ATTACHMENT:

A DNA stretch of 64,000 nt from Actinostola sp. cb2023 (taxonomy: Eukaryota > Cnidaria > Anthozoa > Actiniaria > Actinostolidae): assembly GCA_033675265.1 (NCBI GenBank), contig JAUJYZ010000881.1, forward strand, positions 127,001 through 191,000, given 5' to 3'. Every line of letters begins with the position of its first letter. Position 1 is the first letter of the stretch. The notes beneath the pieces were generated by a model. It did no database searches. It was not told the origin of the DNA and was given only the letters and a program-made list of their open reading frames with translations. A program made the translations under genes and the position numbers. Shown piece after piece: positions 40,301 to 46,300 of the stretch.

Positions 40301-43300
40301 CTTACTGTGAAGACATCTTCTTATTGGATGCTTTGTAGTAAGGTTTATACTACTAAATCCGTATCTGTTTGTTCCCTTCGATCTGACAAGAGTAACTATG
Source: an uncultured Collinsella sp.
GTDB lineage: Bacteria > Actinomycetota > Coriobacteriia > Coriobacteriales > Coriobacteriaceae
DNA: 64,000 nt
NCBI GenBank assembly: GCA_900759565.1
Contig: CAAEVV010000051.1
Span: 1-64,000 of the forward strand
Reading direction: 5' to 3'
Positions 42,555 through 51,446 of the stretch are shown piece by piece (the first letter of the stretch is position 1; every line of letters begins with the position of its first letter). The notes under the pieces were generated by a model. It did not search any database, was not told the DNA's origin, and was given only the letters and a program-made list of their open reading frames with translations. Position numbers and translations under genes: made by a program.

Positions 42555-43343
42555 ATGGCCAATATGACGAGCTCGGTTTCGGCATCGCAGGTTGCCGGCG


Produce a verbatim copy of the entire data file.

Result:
A DNA stretch of 64,000 nt from Actinostola sp. cb2023 (taxonomy: Eukaryota > Cnidaria > Anthozoa > Actiniaria > Actinostolidae): assembly GCA_033675265.1 (NCBI GenBank), contig JAUJYZ010000881.1, forward strand, positions 127,001 through 191,000, given 5' to 3'. Every line of letters begins with the position of its first letter. Position 1 is the first letter of the stretch. The notes beneath the pieces were generated by a model. It did no database searches. It was not told the origin of the DNA and was given only the letters and a program-made list of their open reading frames with translations. A program made the translations under genes and the position numbers. Shown piece after piece: positions 40,301 to 46,300 of the stretch.

Positions 40301-43300
40301 CTTACTGTGAAGACATCTTCTTATTGGATGCTTTGTAGTAAGGTTTATACTACTAAATCCGTATCTGTTTGTTCCCTTCGATCTGACAAGAGTAACTATG
Source: an uncultured Collinsella sp.
GTDB lineage: Bacteria > Actinomycetota > Coriobacteriia > Coriobacteriales > Coriobacteriaceae
DNA: 64,000 nt
NCBI GenBank assembly: GCA_900759565.1
Contig: CAAEVV010000051.1
Span: 1-64,000 of the forward strand
Reading direction: 5' to 3'
Positions 42,555 through 51,446 of the stretch are shown piece by piece (the first letter of the stretch is position 1; every line of letters begins with the position of its first letter). The notes under the pieces were generated by a model. It did not search any database, was not told the DNA's origin, and was given only the letters and a program-made list of their open reading frames with translations. Position numbers and translations under genes: made by a program.

Positions 42555-43343
42555 ATGGCCAATATGACGAGCTCGGTTTCGGCATCGCAGGTTGCCGGCG